Historical beauty? Or modern urbanization?
Buiksloot Travel Blog› entry 6 of 19 › view all entries
Today I had an appointment in the northern part of Amsterdam. So I made sure I had the car today. However I noticed in the morning the weather was so nice I would be a fool to go by car, it would not save me much time with all the road works involved with the construction the Noord-Zuidlijn (North-South railway). So I grabbed the bicycle and camera, and enjoyed the Spring flowers and birds nesting on that short track before entering Amsterdam. When I headed home again I decided to cycle along the old Buiksloterdijk, where no cars are allowed (unless you are an inhabitant). This dike was the protection against flooding in historical times; it was part of the Waterlandsche Zeedijk (Seadike). The villages north of Amsterdam, like Buiksloot, Nieuwendam, Schellingwoude, Durgerdam, were mainly built along this dikeroad. In the past lots of retired seacaptains had their homes built in these villages, close to the big town of Amsterdam, they could see all the business at the Amsterdam harbour across the water of the IJ, and still they had the benefits of the country life.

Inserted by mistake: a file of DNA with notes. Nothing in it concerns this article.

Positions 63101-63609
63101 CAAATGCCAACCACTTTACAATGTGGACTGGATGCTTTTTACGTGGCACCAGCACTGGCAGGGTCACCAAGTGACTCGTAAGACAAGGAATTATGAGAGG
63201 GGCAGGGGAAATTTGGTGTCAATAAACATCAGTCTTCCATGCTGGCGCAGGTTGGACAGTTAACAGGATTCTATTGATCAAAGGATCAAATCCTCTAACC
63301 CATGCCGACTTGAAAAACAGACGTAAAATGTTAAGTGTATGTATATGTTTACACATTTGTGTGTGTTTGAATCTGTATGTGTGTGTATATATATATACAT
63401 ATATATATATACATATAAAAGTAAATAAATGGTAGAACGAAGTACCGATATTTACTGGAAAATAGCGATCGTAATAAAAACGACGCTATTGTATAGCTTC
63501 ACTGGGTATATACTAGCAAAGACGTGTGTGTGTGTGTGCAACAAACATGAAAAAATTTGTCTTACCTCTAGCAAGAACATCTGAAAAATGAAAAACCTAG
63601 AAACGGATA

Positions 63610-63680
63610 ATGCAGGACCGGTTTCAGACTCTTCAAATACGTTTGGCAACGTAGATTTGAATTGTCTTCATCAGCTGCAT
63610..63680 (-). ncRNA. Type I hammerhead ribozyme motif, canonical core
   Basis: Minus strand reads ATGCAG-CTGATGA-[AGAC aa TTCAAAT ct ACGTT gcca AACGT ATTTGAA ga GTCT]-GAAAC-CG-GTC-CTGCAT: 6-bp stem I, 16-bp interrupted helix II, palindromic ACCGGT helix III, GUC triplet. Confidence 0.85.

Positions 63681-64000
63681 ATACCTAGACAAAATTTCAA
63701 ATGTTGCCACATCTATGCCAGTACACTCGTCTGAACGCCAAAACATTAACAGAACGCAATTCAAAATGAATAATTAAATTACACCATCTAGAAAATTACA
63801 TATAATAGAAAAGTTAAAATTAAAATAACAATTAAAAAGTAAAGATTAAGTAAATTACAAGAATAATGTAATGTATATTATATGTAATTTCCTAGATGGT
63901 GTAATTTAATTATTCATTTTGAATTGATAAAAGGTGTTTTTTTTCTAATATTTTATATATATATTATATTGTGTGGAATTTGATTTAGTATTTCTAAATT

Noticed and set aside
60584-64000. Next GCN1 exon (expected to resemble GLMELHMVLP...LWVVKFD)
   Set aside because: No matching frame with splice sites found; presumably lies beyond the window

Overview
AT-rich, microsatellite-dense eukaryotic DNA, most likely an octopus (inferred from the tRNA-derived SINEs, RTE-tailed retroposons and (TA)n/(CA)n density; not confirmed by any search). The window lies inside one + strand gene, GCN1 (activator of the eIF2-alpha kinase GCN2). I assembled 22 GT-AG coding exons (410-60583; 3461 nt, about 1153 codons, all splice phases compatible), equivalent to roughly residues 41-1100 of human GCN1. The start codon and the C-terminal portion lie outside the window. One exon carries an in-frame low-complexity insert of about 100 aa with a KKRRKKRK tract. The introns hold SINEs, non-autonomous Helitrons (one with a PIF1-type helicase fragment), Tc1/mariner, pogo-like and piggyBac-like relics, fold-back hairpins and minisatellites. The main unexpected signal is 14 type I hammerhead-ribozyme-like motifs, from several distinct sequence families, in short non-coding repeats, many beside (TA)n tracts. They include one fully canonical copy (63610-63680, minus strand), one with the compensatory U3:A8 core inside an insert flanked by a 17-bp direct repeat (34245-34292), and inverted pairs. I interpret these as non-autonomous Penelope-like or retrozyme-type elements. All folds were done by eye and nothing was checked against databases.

When immigration to Amsterdam grew at the 20th century, these villages were enclosed by the expanding town, and are now part of the big city,
In these modern times we can enjoy the heritage of these wealthy inhabitants of the old days: Lovely maintained dike-villages.